Muong Chuoi tidal control work is part of the 10 trillion VND tidal control project, scheduled to be completed in April 2018. (Photo: VNA)
The southern city will spend US$307 million on the Nhieu Loc - Thi Nghe wastewater treatment project - the most important element of the sanitation project.
According to architect and planning expert Ngo Viet Nam Son, the projects are a vivid illustration of the city’s efforts to address its longstanding flooding problem.
In addition to rapid population growth and climate change, a shortage of or poor construction of existing anti-flooding works are the main causes of the severe inundation seen often in the city, he said.
Local residents are confronted by flooding in low lying areas and also in central districts during the wet season. The problems are most pronounced between August and December, with high spring tides occurring twice a day for several days in a row. The main causes of the flooding are high tides, heavy rains, and substantial discharges of water from the Sai Gon and Dong Nai Rivers.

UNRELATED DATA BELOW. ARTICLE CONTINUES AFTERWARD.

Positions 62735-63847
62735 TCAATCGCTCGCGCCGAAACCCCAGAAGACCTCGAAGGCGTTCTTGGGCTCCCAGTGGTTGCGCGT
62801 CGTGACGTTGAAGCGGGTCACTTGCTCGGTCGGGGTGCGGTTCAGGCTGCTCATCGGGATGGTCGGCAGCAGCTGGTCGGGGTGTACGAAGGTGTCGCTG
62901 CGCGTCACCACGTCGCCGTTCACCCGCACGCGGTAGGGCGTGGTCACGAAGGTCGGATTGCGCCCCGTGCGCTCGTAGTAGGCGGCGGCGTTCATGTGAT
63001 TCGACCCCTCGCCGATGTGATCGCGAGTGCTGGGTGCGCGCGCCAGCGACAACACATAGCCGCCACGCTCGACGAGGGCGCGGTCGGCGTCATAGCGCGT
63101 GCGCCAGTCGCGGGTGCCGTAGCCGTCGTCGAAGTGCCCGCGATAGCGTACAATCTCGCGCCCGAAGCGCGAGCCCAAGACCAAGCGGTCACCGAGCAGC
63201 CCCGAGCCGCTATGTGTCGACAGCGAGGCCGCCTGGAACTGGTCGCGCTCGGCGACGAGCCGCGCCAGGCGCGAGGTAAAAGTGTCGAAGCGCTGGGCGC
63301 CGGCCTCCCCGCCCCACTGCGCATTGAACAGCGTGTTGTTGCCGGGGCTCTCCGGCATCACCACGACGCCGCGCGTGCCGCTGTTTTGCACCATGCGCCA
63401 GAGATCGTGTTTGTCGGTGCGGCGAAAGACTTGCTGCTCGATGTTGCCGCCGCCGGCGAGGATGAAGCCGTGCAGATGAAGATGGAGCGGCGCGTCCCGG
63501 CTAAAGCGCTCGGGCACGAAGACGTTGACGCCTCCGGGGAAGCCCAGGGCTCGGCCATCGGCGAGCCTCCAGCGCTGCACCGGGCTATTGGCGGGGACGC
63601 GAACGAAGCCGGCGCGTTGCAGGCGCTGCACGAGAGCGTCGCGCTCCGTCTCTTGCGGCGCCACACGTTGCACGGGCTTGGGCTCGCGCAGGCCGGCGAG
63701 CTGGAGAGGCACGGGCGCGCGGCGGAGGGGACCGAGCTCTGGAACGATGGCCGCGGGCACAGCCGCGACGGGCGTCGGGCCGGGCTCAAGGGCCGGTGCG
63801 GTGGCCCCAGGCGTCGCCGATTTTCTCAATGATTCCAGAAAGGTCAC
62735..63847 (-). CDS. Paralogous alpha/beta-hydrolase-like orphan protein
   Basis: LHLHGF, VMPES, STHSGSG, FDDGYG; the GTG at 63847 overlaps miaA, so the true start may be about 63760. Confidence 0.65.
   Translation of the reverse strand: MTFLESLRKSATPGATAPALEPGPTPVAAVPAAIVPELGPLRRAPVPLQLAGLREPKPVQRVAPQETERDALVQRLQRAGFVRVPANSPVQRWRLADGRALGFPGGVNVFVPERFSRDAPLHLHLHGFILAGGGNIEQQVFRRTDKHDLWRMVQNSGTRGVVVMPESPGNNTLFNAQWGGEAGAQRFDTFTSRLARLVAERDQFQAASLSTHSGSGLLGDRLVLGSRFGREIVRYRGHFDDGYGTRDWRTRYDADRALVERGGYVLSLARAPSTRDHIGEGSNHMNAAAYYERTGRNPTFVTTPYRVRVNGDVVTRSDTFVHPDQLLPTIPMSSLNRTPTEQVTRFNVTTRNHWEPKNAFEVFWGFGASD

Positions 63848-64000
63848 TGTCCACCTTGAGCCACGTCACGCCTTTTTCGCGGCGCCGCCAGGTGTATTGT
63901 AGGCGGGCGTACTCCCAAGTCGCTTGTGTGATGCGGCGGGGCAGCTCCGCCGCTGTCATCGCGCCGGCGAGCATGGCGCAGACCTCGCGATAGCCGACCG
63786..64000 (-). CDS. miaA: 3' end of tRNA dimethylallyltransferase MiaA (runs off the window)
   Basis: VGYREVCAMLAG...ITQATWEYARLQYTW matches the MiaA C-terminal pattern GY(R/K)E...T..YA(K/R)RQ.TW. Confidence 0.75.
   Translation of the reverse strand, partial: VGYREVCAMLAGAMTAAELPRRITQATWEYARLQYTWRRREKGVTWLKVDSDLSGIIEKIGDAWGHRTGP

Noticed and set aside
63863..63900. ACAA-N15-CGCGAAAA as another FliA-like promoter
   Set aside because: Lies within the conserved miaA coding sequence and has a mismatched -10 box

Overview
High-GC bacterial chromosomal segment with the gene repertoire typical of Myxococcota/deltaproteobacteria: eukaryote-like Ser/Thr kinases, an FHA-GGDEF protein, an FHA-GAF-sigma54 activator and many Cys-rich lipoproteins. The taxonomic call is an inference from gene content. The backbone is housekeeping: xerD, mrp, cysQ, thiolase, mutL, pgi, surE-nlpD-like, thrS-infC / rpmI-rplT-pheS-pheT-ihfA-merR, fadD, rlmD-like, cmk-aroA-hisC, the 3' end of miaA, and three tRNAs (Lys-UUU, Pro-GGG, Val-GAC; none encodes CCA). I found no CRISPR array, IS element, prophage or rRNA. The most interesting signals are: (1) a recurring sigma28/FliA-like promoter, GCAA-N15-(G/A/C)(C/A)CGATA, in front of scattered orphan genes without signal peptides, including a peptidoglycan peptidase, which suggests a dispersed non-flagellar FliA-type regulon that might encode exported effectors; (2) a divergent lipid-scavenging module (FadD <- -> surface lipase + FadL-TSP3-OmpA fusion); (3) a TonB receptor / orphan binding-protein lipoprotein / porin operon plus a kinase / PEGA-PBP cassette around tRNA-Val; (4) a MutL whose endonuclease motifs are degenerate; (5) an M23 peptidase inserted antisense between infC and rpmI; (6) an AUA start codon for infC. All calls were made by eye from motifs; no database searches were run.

The floods have been intensified by sinking land and inadequate drainage systems amid rapid urbanisation, according to local experts.
Many important anti-flooding projects are taking a long time to finish due to difficulties in capital and site clearance work. Implementation of drainage rehabilitation projects accounted for only 46 percent of planning by 2020.
A VND10 trillion tidal control project was originally scheduled for completion by April 2018 but the actual date remains unknown as it has faced challenges in site clearance and capital.
The Department of Construction said the city has seen robust signs of tidal rehabilitation, with the number of inundated roads reduced to four as of the end of 2020 from 95 in 2008.
The city will also work to address drainage issues in central districts and adjacent areas.